As one of the world’s leading teaching hospitals for wildlife medicine, the Wildlife Center of Virginia has a core mission to teach the world to care about and care for wildlife and the environment. This news page collects stories of the Center’s expertise in action.
During winter, most reptiles and amphibians enter brumation (similar to hibernation) to wait out the cold months, but sometimes, individuals are disturbed and run into trouble. Recently, the Center has admitted several herpetofauna (reptiles and amphibians) whose winter did not go as planned, and they have one thing in common: they are all tiny!
On February 14, the Wildlife Center admitted the first Black Bear cubs of 2024. The three cubs came from Orange County after their den was accidentally disturbed during brush clearing at a construction site; their mother ran off. The construction crew immediately stopped the equipment to contact DWR; a biologist was dispatched to assess the scene and decided that, even though the crew was willing to leave the den in place for the mother to return, because one of the cubs was injured and there was ongoing construction in the area, it was safer to transport the cubs to the Center.
Skunks can be found in a wide variety of habitats and ecosystems throughout the state of Virginia, but as nocturnal and generally solitary creatures they don't often come into contact with humans intentionally. The odds of a close encounter do increase during this time of year, though!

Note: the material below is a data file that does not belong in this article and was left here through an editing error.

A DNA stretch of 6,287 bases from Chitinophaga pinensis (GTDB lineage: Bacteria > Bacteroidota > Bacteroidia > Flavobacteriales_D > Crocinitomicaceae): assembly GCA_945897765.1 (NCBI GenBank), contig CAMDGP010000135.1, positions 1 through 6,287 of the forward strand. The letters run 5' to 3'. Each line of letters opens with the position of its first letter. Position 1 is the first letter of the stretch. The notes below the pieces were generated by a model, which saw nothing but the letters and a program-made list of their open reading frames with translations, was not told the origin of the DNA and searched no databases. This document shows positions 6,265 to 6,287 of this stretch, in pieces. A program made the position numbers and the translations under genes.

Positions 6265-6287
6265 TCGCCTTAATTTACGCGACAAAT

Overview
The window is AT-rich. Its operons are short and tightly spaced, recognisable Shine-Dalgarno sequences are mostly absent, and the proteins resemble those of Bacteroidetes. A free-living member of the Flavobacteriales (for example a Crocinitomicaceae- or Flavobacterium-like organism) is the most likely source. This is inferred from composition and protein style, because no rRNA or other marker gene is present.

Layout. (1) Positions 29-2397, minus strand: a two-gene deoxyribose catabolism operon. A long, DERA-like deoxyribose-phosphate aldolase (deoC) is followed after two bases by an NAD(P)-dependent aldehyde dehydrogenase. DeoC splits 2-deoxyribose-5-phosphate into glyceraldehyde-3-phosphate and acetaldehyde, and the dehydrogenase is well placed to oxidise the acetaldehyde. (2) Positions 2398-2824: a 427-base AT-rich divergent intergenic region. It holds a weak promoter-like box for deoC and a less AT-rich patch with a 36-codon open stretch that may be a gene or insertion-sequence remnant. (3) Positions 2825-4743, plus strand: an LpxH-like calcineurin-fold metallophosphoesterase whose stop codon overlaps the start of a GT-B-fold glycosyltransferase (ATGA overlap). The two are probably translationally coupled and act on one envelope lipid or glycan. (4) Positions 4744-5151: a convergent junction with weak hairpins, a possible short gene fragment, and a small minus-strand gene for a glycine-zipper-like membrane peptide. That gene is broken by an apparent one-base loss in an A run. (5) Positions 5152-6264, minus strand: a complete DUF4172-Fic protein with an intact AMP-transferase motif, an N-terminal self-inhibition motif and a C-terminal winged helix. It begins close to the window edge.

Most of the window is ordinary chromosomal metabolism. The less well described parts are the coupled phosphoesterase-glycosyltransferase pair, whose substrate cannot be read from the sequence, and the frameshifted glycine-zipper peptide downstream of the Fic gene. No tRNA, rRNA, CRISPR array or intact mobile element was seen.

Each winter, the Wildlife Center experiences what many people refer to as "weird duck season," a time when some of the more unusual species of duck visit our state. This year, it started in January when the Wildlife Center admitted two species of duck that are not commonly seen as patients: Ruddy Duck #24-0052 and Lesser Scaup #24-0057. Both ducks are migratory birds and only visit Virginia during winter months, when they head south from their northern breeding grounds.
Groundhog Day -- celebrated each year on February 2 – is a fun tradition that most of us are familiar with. According to folklore, if a groundhog sees its shadow on this day, there will be six more weeks of winter. If not, spring is just around the corner!
This year, the Wildlife Center of Virginia is celebrating by reminding people about the importance of protecting groundhogs and how to live more harmoniously with them as wild neighbors.
Research indicates that there are approximately 2 million free-ranging cats in the state of Virginia, approximately 1.2 million of them are unowned. Many of these gather in colonies which represent serious health risks to the community, nuisance to neighborhoods, and have a devastating effect on wildlife--not to mention the serious risks to the health and well-being of the cats themselves.